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Sadly Missed

botanical gardens, horticulture, horticultural centerSwiftly and silently, the powers that be decided to close one of the greatest horticultural displays in the United States. Sibley Center is no more. Callaway Gardens has shifted priorities from horticulture and floral beauty to resort and golf. That is the way with wonderful gardens. They simply cannot last during prolonged recessions. I am so happy I was able to spend a lot of time there when my children were young, so they could see ornamental horticulture done on a grand scale.

Sibley opened in 1984 as part of an expansion inside Callaway Gardens in Pine Mountain, GA. It was designed by Robert E. Marvin and Associates to be a showcase of energy-efficient blending of indoors and out, with folding walls that could be open during warm weather and could close to protect vegetation from extreme cold. 

SIbley Horticultural Center, climate control

The conservatory acted like a giant cold frame with supplemental heating provided by a special, radiant system and cooling provided through shade, ventilation, a mist system, and a two-story waterfall. 

waterfall, Sibley Horticultural Center

The original plantings featured azaleas, ferns, and camellias mixed in with tropical plants, but that was all replaced with a huge rock wall of succulents later. I suppose they thought desert plants would take less maintenance. Maybe the special misting systems became dysfunctional as they aged. I only remember the misting happening the first year Sibley was open, and the folding doors didn’t work for very long, either.

succulent garden, rock gardenA few years after opening, a grand perennial bed was created along one side of a winding walkway along the perimeter of the outdoor garden. 

perennial flower bed, Sibley Horticultural CenterThat year was the best! Each season was celebrated with a new, breathtaking display. Spring and summer had two separate, colorful floral bed designs. 

fall perennials, Sibley Horticultural CenterIn the fall, waterfalls of pendulous yellow Chrysanthemums hung from the railings and were reflected in the large pond that wound in and out of the building’s structure. Each Chrysanthemum “fountain” required months of careful pinching to create.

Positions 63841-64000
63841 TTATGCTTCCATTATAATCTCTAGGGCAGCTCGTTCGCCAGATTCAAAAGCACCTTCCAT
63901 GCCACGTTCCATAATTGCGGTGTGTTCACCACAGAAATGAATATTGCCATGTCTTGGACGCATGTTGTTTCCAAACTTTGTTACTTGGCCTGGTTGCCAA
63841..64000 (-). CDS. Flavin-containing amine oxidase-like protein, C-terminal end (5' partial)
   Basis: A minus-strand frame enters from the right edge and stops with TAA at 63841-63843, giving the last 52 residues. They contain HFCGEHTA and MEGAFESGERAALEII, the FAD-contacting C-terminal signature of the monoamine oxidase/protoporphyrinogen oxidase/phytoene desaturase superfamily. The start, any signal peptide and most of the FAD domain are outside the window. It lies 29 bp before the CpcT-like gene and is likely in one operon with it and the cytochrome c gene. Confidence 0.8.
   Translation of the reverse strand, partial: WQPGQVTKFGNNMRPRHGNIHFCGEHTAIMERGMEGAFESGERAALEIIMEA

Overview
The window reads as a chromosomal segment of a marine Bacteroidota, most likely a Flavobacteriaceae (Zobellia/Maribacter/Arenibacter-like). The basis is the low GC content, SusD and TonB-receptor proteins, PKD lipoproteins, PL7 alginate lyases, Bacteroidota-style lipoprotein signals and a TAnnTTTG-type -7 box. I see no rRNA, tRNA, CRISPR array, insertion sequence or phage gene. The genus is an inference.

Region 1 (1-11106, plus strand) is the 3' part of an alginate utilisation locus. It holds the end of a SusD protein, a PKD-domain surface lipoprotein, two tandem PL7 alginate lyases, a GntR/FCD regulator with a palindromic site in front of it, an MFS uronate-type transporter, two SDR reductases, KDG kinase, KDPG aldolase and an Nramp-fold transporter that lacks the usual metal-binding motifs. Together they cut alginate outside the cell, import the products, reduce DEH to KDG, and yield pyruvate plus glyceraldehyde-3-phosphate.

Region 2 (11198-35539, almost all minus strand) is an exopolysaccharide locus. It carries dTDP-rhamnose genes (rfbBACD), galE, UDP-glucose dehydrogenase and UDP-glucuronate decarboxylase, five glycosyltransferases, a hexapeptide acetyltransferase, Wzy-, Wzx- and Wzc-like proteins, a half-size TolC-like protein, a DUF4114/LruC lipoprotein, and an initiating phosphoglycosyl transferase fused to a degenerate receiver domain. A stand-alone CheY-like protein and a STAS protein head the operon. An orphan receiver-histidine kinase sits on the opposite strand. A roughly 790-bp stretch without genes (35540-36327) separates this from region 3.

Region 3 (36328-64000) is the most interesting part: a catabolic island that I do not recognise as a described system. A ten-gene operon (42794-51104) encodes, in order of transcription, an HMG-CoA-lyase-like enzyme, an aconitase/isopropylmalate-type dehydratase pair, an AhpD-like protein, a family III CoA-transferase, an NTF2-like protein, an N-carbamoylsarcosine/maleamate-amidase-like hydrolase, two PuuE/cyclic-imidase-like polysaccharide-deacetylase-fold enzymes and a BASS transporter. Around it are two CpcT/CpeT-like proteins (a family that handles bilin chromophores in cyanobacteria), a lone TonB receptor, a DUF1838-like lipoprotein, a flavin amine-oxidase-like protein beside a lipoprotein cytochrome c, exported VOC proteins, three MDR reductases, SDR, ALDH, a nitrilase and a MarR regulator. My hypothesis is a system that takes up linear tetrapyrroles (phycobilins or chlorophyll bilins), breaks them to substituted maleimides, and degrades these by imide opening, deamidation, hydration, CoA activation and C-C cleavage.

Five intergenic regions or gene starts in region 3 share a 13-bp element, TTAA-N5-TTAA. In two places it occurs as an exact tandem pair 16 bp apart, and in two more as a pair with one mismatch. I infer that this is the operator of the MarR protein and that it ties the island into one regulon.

hanging ChrysanthemumsThe focal point of the traditional greenhouse area was a circular fountain, and a huge chandelier hung above it. It was decorated with additional pots of pendulous Chrysanthemums or other types of seasonal, knockout color. 

floral chandelier

During the winter holidays, violin and harp players performed in the conservatory around a huge tree made of Poinsettias.

The booming economy slowed considerably in the late eighties, and Sibley began to show the wear and tear of less-than-sterling maintenance.  The tranquil sculpture Garden area had a serene marble sculpture originally, but was reworked into a ho-hum sitting area surrounded by evergreens. Then it was closed off from the tour paths. 

garden sculptureInstead of in-house floral displays, Callaway brought in cartoonish topiaries from traveling exhibits – Big Bugs, Football Team Sculptures, Alice in Wonderland figures. 

Chrysanthemums, school colorsThe perennial beds started looking neglected. The grass on the conservatory lawn grew bare. The succulents seemed to be the only vegetation that improved at Sibley with time. 

purple perennials, perennial bed

I was there one week, and the next week, was sadly reading it had been closed. There was little notice for the public. A brief protest with a petition was signed by a lot of locals. Then the parking areas were taped off and the doors locked for good. I am happy to have experienced seeing this brilliant horticultural star streak across the sky for a brief moment before it disappeared.

Landscape professionals learn, with experience, that beautiful outdoor spaces don’t last forever. Just like people, they often have a brief moment of greatness and eventually succumb to wear and tear. Beauty is not eternal, but enrichment for the soul can last through time. 

Landscape Consultants HQ

The John A. Sibley Horticultural Center